As members of a breakaway Mormon sect in Texas reunite with their children this week, authorities say they’ll proceed with the child-abuse investigation that caused officials to place more than 400 children in protective custody two months ago. The effort clearly will be much more focused, however, since the Texas Supreme Court ruled last week that the state overreached in removing children not in imminent danger of harm.
The state had argued that taking all the children in the church’s compound was necessary “because the culture of the sect led to illegal under-age marriage for girls and acceptance of that practice by boys, a pattern that the state said endangers both sexes,” the New York Times reported after an earlier ruling by an appeals court. Members of the church have asserted, however, that they are being persecuted for their religious beliefs.
On Monday, in response to the Supreme Court, Judge Barbara Walther signed an order in San Angelo allowing for the children’s release — with restrictions on the families meant to retain open access to the children and to facilitate ongoing investigation — and parents began picking up their children from foster-care facilities across the state.
State failed to show immediate danger
“The high court and the appeals court rejected the state’s argument that all the children were in immediate danger from what it said was sexual abuse of teenage girls at the ranch,” the Houston Chronicle reported.
“The Third Court of Appeals ruled that the state failed to show that any more than five of the teenage girls were being sexually abused, and had offered no evidence of sexual or physical abuse against the other children. Half the children sent to foster care were no older than 5.”
The principal concern of Texas authorities involves marriages of adult men to underage girls in the polygamous Fundamentalist Church of Jesus Christ of Latter Day Saints (FLDS), which had established the Yearning for Zion Ranch in Eldorado, Texas. Such communities have for decades been on- and off-again subjects of investigations in Arizona, Utah and Colorado, as well as in western Canada.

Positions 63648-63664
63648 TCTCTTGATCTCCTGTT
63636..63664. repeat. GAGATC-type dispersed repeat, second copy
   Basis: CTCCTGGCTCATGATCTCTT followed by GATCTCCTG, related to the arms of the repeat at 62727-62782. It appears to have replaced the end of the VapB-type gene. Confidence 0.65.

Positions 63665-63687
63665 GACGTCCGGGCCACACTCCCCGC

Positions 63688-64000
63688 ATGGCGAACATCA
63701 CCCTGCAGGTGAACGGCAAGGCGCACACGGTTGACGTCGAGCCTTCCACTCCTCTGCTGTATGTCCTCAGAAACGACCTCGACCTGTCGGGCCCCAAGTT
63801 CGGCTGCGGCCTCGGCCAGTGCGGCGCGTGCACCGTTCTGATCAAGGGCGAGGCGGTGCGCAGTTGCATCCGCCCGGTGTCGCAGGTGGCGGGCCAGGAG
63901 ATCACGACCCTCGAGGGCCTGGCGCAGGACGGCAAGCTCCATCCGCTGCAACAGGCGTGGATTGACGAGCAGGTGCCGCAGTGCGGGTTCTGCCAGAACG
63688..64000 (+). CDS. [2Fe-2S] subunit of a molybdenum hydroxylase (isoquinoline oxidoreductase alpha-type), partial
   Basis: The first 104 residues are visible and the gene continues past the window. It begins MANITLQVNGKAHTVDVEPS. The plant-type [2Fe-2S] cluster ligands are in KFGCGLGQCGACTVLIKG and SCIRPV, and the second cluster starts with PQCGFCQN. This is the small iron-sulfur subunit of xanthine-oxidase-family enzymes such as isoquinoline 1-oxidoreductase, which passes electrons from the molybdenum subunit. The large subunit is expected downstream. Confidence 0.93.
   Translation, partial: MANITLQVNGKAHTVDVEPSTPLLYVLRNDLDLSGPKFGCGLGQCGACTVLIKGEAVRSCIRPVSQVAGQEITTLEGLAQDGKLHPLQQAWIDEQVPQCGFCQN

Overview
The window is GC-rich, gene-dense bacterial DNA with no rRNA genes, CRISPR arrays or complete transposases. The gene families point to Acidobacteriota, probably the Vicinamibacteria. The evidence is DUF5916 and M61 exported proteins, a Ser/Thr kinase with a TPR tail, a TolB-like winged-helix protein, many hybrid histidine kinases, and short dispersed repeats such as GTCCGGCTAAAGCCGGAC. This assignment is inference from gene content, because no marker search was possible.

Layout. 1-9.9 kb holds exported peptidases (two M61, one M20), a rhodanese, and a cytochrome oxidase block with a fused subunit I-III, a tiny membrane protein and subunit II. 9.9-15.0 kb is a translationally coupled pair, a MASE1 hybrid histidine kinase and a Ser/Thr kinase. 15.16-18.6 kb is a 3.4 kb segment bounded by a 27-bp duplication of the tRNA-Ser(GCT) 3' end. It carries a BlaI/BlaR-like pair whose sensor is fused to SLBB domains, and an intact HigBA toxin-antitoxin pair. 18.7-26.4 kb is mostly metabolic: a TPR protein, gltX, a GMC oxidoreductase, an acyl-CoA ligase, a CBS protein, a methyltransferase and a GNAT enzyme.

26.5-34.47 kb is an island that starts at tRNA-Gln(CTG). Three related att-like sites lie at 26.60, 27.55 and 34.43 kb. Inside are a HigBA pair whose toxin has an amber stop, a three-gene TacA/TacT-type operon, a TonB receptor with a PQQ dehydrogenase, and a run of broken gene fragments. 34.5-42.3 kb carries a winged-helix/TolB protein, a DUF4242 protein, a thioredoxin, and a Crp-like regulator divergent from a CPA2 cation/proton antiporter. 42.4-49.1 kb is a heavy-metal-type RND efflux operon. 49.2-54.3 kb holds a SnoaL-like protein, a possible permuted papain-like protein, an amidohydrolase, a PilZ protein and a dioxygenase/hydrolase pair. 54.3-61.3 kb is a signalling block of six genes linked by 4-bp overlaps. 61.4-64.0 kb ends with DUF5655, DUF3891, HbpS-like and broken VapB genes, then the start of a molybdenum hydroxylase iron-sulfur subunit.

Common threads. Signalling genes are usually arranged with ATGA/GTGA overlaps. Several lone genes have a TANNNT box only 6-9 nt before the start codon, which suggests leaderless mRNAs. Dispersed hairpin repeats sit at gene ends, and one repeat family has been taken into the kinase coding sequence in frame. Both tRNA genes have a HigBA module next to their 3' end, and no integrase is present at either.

Angie Voss, a Child Protective Services investigator who participated in the raid and interviewed girls at the ranch, “testified that she had found evidence that ‘more than 20 girls, some of whom are now adults, have conceived or given birth under the age of 16 or 17,’ ” the Times reported.
Investigating specific cases is expected to be more difficult as families return to the compound in Eldorado, but, as the Washington Post reported, “the judge’s ruling included a provision that child-protection officials can visit the ranch at any time. A spokeswoman for the Texas Department of Family and Protective Services said that some results of DNA testing, intended to establish who fathered children of underage mothers, might be ready this week.”
Church says it will counsel against underage unions
The case has led the church itself to declare a change. According to the Associated Press, “Willie Jessop, a group elder, told reporters that, from now on, the church will not sanction the marriage of any girl who is not old enough to legally consent, and that it will counsel members against such unions.”
He also told the AP that the church has been widely misunderstood “and insisted marriages within the church have always been consensual. He would not say whether marriages of underage minors had taken place in the past but said the sect as a whole should not be punished for the misdeeds of a few.”
Meanwhile, the attention garnered by the Texas case has led officials in British Columbia to reconsider whether charges could be brought against members of a polygamous sect there. The province’s attorney general has named a special prosecutor to lead a reassessment.
“The breakaway Mormon sect in Bountiful, in western Canada, has about 1,500 people including about 500 U.S. citizens,” the Houston Chronicle reported. “Attorney General Wally Oppal said the prosecutor will examine if there should be charges for polygamy, sexual assault, sexual exploitation or a combination of charges.”
According to the Canadian Press, Oppal indicated that “public concerns about older men marrying young girls and men with multiple wives at the B.C. polygamous community of Bountiful played a strong part in the decision to review whether charges of sexual abuse and polygamy are warranted against members of the religious group.” He told the Canadian Press that the issue has been confounding the B.C. government for more than 20 years, saying, “I just want to put the thing to rest one way or the other.”
Religious freedom vs. polygamy laws
The Press said that an earlier legal opinion “raised the possibility that anyone charged criminally under the prohibition of polygamy could defend themselves on grounds that their rights to religious freedom are protected under the Canadian Charter of Rights and Freedoms.
” ‘That’s the big issue, whether or not the religious rights that are conferred in the Constitution would trump the polygamy section in the Criminal Code,’ Oppal said. ‘I don’t think it would. That’s my view. I think religious rights, like all rights, are not absolute.’ ”
Another issue confounding authorities, the Vancouver Sun said, is that of prior judicial practice. It said “opinions in the case … have found it would be difficult to pursue charges, either because of the constitutionality of Canada’s laws as they pertain to polygamy or because prosecutors have gone so many years without taking action.”
Susan Albright, a MinnPost managing editor, writes about national and foreign developments. She can be reached at salbright [at] minnpost [dot] com.